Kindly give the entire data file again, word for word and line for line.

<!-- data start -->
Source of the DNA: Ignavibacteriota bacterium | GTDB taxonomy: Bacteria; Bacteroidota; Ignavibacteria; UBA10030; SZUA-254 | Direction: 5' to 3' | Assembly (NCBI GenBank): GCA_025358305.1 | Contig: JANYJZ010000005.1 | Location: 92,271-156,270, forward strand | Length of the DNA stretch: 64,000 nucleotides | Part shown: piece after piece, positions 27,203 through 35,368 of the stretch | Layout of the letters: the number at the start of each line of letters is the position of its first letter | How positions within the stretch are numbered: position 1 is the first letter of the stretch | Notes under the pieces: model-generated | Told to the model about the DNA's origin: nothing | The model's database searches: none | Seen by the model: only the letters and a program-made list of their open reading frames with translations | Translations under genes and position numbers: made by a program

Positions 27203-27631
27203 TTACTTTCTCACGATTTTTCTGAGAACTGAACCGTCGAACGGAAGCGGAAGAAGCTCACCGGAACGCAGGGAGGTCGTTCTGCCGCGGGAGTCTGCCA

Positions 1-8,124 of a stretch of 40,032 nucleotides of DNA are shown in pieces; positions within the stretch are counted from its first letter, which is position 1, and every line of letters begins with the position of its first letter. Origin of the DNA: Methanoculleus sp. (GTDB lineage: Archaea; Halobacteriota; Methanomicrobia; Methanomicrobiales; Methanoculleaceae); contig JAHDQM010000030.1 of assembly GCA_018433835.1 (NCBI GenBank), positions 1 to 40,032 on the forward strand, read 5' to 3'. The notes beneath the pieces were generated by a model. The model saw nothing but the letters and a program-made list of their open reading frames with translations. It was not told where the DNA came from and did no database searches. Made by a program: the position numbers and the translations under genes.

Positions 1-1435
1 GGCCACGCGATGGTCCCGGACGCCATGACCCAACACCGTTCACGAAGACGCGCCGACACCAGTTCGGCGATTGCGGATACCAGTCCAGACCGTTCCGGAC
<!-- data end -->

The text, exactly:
Source of the DNA: Ignavibacteriota bacterium | GTDB taxonomy: Bacteria; Bacteroidota; Ignavibacteria; UBA10030; SZUA-254 | Direction: 5' to 3' | Assembly (NCBI GenBank): GCA_025358305.1 | Contig: JANYJZ010000005.1 | Location: 92,271-156,270, forward strand | Length of the DNA stretch: 64,000 nucleotides | Part shown: piece after piece, positions 27,203 through 35,368 of the stretch | Layout of the letters: the number at the start of each line of letters is the position of its first letter | How positions within the stretch are numbered: position 1 is the first letter of the stretch | Notes under the pieces: model-generated | Told to the model about the DNA's origin: nothing | The model's database searches: none | Seen by the model: only the letters and a program-made list of their open reading frames with translations | Translations under genes and position numbers: made by a program

Positions 27203-27631
27203 TTACTTTCTCACGATTTTTCTGAGAACTGAACCGTCGAACGGAAGCGGAAGAAGCTCACCGGAACGCAGGGAGGTCGTTCTGCCGCGGGAGTCTGCCA

Positions 1-8,124 of a stretch of 40,032 nucleotides of DNA are shown in pieces; positions within the stretch are counted from its first letter, which is position 1, and every line of letters begins with the position of its first letter. Origin of the DNA: Methanoculleus sp. (GTDB lineage: Archaea; Halobacteriota; Methanomicrobia; Methanomicrobiales; Methanoculleaceae); contig JAHDQM010000030.1 of assembly GCA_018433835.1 (NCBI GenBank), positions 1 to 40,032 on the forward strand, read 5' to 3'. The notes beneath the pieces were generated by a model. The model saw nothing but the letters and a program-made list of their open reading frames with translations. It was not told where the DNA came from and did no database searches. Made by a program: the position numbers and the translations under genes.

Positions 1-1435
1 GGCCACGCGATGGTCCCGGACGCCATGACCCAACACCGTTCACGAAGACGCGCCGACACCAGTTCGGCGATTGCGGATACCAGTCCAGACCGTTCCGGAC